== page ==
MyPottingBench: Down Under

Gardening Down Under is a little different for this expat in Australia

It’s now been 18 months since we arrived in Australia and I thought it would be a good time to reflect on the ‘gardening’ I’ve been able to do on the other side of the world.

It doesn’t feel like real gardening for a couple of reasons;

  1. The seasons are all wrong – not only am I upside down and the wrong way round with my seasons but even more confusing is that a lot of ‘summer’ crops are grown in winter as the summer can be too hot for them. Also things we normally grow as annuals, like the chillies, are perennial here.
  2. We are renting for the first time in our lives. This means trying to beautify what’s here without being able to change it. Boy does it need changing! The standard ‘yard’ is rough grass, poured concrete terraces and bonded metal fences. So I have been trying my best to become an expert container gardener and not getting my hands in the soil at all.

My first efforts at Australian Gardening using Australian Natives

MyPottingBench: Down Under
I started out with a few natives
MyPottingBench: Down Under
Quickly adding some citrus – here you can see a lime and half a grapefruit

A change of location and new challenges

After 6 months we moved to a nicer rental nearer the beach. We’re lucky to have one neighbour who has let their patch get away from them. Most of the houses have been rebuilt over the past decade which has left poor outside areas. It’s lovely looking out the side windows at a tropical garden – and the privacy that offers.

MyPottingBench: Down Under
View from the back of the second rental

Our second rental property has placed us right next to the sea. Which is beautiful but comes with salt spray – a condition I haven’t had to manage before. Initially I wanted the citrus plants to live on the balcony but the wind and salt upset them so much they needed rescuing. They dropped all their leaves and had to be nursed in a special area out the back dubbed ‘HDU’ (medical term high dependency unit for patients requiring more intensive care)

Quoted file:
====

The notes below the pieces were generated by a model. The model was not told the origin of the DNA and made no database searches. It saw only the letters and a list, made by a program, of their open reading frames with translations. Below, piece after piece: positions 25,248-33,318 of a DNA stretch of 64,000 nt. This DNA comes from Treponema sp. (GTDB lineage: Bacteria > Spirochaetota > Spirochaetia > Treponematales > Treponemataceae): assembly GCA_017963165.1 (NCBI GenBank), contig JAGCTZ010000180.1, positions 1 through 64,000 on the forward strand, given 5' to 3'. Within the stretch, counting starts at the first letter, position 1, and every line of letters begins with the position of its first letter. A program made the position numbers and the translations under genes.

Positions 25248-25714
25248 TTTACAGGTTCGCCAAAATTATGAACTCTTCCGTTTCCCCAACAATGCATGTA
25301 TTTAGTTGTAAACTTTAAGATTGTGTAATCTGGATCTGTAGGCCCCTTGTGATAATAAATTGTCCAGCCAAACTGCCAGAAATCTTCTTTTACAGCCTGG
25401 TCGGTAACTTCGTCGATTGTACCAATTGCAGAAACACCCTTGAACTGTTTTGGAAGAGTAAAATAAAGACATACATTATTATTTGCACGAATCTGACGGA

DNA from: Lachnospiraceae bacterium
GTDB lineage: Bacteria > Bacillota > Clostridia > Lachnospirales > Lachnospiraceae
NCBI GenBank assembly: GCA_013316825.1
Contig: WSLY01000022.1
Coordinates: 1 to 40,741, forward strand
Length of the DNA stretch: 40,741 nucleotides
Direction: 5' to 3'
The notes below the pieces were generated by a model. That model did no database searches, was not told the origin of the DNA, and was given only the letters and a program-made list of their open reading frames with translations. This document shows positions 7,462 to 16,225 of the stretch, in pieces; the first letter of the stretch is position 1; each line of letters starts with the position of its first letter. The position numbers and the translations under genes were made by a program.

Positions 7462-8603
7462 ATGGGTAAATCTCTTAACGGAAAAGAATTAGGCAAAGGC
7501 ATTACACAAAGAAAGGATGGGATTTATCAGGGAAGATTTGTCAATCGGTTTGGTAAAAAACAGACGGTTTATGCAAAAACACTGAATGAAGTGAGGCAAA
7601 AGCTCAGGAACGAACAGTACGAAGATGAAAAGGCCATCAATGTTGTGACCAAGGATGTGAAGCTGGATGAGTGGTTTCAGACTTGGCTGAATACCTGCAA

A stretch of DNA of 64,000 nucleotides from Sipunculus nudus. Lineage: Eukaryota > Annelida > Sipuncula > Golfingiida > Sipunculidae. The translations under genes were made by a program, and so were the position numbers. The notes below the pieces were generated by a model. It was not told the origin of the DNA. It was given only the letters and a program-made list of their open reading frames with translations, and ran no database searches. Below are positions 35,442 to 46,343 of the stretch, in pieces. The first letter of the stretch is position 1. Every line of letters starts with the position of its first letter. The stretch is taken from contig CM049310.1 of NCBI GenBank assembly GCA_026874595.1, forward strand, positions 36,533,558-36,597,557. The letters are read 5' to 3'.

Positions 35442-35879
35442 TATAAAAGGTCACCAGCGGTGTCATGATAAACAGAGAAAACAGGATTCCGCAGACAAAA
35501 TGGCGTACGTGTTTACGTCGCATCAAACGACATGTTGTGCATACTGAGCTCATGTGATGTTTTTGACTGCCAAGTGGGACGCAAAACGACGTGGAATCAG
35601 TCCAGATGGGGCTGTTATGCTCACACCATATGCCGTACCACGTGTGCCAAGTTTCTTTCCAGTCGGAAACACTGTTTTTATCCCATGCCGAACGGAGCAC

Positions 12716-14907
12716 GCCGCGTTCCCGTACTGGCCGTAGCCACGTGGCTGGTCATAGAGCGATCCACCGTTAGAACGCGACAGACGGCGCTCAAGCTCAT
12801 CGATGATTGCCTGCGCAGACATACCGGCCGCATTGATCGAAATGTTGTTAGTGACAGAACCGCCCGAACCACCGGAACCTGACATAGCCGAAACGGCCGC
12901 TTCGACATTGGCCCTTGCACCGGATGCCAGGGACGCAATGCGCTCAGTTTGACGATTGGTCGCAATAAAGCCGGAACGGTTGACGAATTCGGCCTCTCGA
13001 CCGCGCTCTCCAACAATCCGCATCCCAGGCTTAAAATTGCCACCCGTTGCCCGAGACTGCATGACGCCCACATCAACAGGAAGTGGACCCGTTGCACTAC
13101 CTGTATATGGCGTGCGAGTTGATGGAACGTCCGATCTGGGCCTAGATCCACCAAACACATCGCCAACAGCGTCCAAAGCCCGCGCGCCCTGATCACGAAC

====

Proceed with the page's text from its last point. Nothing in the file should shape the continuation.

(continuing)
The second attempt was some native coastal plants – but that too didn’t work. I think the heat behind the glass balcony was too much for them so they withered and dried up. The newest attempt consists of succulent coastal plants and they’re doing amazingly well.

MyPottingBench: Down Under
New rental overlooking the sea with some challenging conditions

The fruit garden

I have a peach and nectarine trees growing in pots and they’re flowering at the moment. Very excited to get a crop off of these.

MyPottingBench: Down Under
Nectarine blossom
MyPottingBench: Down Under
Peach blossom

Success with citrus

Having almost killed these citrus trees, on more than one occasion, I am really pleased with how they are coming out of winter. I treated myself to one each of lemon, lime, grapefruit, and orange. We’ve had a crop off the lemons and made some delicious lemonade. They started as young bushes but I wanted to train them into standards – dreaming of an Italian terrace arrangement at some point. The grapefruit below was the only one not pruned accordingly as it was much smaller than the others.

Unfortunately we had an extremely windy day which managed to snap it in half. I was very glad not to have pruned it beforehand otherwise I’d have had no-one else to blame. It is recovering very well and actually looks healthier than all the others – just goes to show you should prune immediately after planting and reduce all shrubs by half. However the clusters of flowers are different to the other citrus so I’m a little concerned that it may be the rootstock flourishing – time will tell.

MyPottingBench: Down Under
The half grapefruit
MyPottingBench: Down Under
Orange blossom

 

I have a few more updates in the pipeline. Less gardening and more garden tourism but I hope you enjoy them.

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